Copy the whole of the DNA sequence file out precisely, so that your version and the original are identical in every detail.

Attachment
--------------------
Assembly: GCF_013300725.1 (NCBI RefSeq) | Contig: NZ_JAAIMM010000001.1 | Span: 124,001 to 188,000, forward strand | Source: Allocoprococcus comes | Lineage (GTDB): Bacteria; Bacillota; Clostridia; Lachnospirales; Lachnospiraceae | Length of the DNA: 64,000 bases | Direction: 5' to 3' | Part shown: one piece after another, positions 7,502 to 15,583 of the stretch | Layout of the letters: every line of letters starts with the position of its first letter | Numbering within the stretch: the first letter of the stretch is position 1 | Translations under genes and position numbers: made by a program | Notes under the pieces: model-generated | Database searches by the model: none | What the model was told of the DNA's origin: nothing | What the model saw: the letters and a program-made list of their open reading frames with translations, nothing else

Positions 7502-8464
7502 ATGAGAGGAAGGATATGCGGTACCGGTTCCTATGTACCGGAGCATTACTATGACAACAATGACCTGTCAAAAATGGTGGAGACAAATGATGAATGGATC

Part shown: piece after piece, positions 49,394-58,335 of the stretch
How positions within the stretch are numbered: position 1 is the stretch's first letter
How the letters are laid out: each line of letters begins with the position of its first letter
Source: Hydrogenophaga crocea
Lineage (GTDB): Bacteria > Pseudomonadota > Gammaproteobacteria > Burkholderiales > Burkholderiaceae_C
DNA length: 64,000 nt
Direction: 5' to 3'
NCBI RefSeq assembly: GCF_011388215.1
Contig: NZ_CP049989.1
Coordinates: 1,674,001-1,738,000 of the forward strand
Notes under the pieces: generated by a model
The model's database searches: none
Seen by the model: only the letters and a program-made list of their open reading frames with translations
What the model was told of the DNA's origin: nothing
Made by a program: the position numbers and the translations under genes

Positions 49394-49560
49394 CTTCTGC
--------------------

Assembly: GCF_013300725.1 (NCBI RefSeq) | Contig: NZ_JAAIMM010000001.1 | Span: 124,001 to 188,000, forward strand | Source: Allocoprococcus comes | Lineage (GTDB): Bacteria; Bacillota; Clostridia; Lachnospirales; Lachnospiraceae | Length of the DNA: 64,000 bases | Direction: 5' to 3' | Part shown: one piece after another, positions 7,502 to 15,583 of the stretch | Layout of the letters: every line of letters starts with the position of its first letter | Numbering within the stretch: the first letter of the stretch is position 1 | Translations under genes and position numbers: made by a program | Notes under the pieces: model-generated | Database searches by the model: none | What the model was told of the DNA's origin: nothing | What the model saw: the letters and a program-made list of their open reading frames with translations, nothing else

Positions 7502-8464
7502 ATGAGAGGAAGGATATGCGGTACCGGTTCCTATGTACCGGAGCATTACTATGACAACAATGACCTGTCAAAAATGGTGGAGACAAATGATGAATGGATC

Part shown: piece after piece, positions 49,394-58,335 of the stretch
How positions within the stretch are numbered: position 1 is the stretch's first letter
How the letters are laid out: each line of letters begins with the position of its first letter
Source: Hydrogenophaga crocea
Lineage (GTDB): Bacteria > Pseudomonadota > Gammaproteobacteria > Burkholderiales > Burkholderiaceae_C
DNA length: 64,000 nt
Direction: 5' to 3'
NCBI RefSeq assembly: GCF_011388215.1
Contig: NZ_CP049989.1
Coordinates: 1,674,001-1,738,000 of the forward strand
Notes under the pieces: generated by a model
The model's database searches: none
Seen by the model: only the letters and a program-made list of their open reading frames with translations
What the model was told of the DNA's origin: nothing
Made by a program: the position numbers and the translations under genes

Positions 49394-49560
49394 CTTCTGC